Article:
Buzz, OpenMPT, Renoise, Psycle, and others offer features undreamed-of back in the day (improved signal-to-noise ratios, automation, VST support, internal DSPs and multi-effects, multi I/O cards support etc.).
In 2005, FamiTracker, a tracker for the NES and Famicom, was officially released. As of version 0.5 beta, it is so far the only tracker for the system with full expansion audio support including the Sunsoft 5B.
In 2010, Modplug Tracker (OpenMPT) and Renoise were two of the most popular and actively developed trackers.
Four new trackers, Aodix, Buzé, Radium, and SVArTracker, had extended the tracker concept with new features such as piano roll, tickless events, and graphical automation.
Adlib Tracker II has been steadily updated and became open source and a new version of Reality Adlib Tracker was released after 23 years.
Trackers have also appeared as plugins for other DAWs. Two examples of this are ReViSiT which can serve as a general purpose VSTi and the open source Hackey-Trackey which serves as a plugin for REAPER.
There are several elements common to any tracker program: samples, notes, effects, tracks (or channels), patterns, and orders.
A note designates the frequency at which the sample is played back. By increasing or decreasing the playback speed of a digital sample, the pitch is raised or lowered, simulating instrumental notes (e.g. C, C#, D, etc.).
An effect is a special function applied to a particular note. These effects are then applied during playback through either hardware or software. Common tracker effects include volume, portamento, vibrato, retrigger, and arpeggio.
A track (or channel) is a space where one sample is played back at a time. Whereas the original Amiga trackers only provided four tracks, the hardware limit, modern trackers can mix a virtually unlimited number of channels into one sound stream through software mixing. Tracks have a fixed number of "rows" on which notes and effects can be placed (most trackers lay out tracks in a vertical fashion). Tracks typically contain 64 rows and 16 beats, although the beats and tempo can be increased or decreased to the composer's taste.
A basic drum set could thus be arranged by putting a bass drum at rows 0, 4, 8, 12 etc. of one track and putting some hihat at rows 2, 6, 10, 14 etc. of a second track. Of course bass and hats could be interleaved on the same track, if the samples are short enough. If not, the previous sample is usually stopped when the next one begins. Some modern trackers simulate polyphony in a single track by setting the "new note action" of each instrument to cut, continue, fade out, or release, opening new mixing channels as necessary.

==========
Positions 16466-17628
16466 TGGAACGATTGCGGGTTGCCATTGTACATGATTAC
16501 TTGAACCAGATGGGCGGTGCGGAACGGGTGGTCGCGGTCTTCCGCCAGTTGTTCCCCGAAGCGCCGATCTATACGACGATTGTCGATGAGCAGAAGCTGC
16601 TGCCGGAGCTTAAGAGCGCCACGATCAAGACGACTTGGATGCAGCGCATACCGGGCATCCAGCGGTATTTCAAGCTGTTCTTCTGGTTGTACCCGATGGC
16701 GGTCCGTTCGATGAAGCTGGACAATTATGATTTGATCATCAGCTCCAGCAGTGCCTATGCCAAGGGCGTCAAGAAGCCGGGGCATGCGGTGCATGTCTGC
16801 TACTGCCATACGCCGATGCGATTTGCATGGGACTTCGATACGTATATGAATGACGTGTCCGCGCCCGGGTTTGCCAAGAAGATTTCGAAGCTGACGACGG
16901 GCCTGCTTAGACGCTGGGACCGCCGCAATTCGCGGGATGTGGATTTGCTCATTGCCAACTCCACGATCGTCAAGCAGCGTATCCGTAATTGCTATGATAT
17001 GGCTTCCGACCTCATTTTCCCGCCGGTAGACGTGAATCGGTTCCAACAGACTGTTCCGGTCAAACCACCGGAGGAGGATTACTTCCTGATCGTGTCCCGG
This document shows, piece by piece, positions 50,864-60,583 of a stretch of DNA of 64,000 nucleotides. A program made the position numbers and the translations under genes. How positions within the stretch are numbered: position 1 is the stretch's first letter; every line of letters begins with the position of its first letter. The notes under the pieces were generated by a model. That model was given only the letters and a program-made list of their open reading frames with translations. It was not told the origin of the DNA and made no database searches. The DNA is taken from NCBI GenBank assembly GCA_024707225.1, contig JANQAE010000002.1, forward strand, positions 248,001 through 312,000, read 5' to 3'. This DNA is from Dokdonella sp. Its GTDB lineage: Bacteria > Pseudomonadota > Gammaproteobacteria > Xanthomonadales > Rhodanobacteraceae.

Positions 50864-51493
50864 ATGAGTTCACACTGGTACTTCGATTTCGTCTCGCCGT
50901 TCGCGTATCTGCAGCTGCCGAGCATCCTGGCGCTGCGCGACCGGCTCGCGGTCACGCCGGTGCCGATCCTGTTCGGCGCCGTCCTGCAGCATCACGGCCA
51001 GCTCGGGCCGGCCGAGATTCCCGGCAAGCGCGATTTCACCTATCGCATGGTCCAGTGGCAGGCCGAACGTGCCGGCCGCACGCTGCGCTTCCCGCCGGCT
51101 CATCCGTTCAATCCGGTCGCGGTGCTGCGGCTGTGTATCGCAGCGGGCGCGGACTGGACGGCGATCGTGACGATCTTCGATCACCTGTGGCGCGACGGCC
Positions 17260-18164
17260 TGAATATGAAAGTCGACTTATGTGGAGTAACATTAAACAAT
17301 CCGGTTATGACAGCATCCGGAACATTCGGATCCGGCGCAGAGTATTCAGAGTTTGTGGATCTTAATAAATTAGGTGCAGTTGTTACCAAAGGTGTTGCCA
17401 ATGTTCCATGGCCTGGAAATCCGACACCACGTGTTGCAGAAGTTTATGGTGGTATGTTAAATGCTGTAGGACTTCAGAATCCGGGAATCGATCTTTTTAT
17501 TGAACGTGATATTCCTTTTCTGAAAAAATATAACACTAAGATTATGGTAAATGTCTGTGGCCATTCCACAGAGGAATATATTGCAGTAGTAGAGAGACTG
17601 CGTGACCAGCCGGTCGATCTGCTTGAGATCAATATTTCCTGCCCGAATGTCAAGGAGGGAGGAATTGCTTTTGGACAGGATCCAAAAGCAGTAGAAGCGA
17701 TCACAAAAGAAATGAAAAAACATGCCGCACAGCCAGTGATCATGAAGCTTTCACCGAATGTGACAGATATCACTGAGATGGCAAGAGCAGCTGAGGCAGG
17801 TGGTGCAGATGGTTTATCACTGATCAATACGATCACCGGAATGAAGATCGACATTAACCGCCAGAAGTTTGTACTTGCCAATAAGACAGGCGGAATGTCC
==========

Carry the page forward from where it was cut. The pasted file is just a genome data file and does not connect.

A pattern is a group of simultaneously played tracks that represents a full section of the song. A pattern usually represents an even number of measures of music composition.
An order is part of a sequence of patterns which defines the layout of a song. Patterns can be repeated across multiple orders to save tracking time and file space.
There are also some tracker-like programs that utilize tracker-style sequencing schemes, while using real-time sound synthesis instead of samples. Many of these programs are designed for creating music for a particular synthesizer chip such as the OPL chips of the Adlib and SoundBlaster sound cards, or the sound chips of classic home computers.
Tracker music is typically stored in module files where the song data and samples are encapsulated in a single file. Several module file formats are supported by popular music player programs such as Winamp or XMMS. Well-known formats include MOD, MED, S3M, XM and IT. Many of these formats can also be imported into existing trackers, allowing to view arrangement, instrumentation and the use of effect commands. This also makes the self-teaching of music composition using trackers easier and allows to extract instruments for later use in own songs, which was very common.
Also in video game soundtracks tracker music was used by notable artists as Andrew Sega, Alexander Brandon, Dan Gardopée and Peter Hajba. Video game developer Nicklas Nygren used Fast Tracker 2 in his early works (e.g. Knytt Stories) to compose the video game music.
|License||OS versions||File format support||VST
|Buzé||2016-01||GPL / BSD||Yes||No||No||Load||Load||Load||Load||Yes||Yes||Yes|
|ProTracker v2.3D clone||2019-02||WTFPL||Yes||Yes||Yes||No||Yes||No||No||No||No||No|
|Fasttracker II clone||2019-02||BSD||Yes||Yes||Yes||No||Load||Yes||No||Load||No||No|
|Radium||2019-02||GPL / Commercial||Yes||Yes||Yes||Load||Load||Load||No||No||Yes||Yes|
These trackers run in virtual machines.
Allows users to create music for one system on another. Usually uses emulation to produce sound, some of trackers also can use real sound chips connected to host system.
Tracker! The amazing free music software giving the big boys a run for their money.
You get to see exactly how the song was put together: what samples were used, how they were played, what instruments worked together to create certain sections.
I was in my Mom's basement tooling away on Impulse Tracker on a 386 just doing Nintendo music until some Loop Library company hired me as a producer.
I quit the lessions, and created no music until early 1999. This was the year I found out about Fast Tracker 2.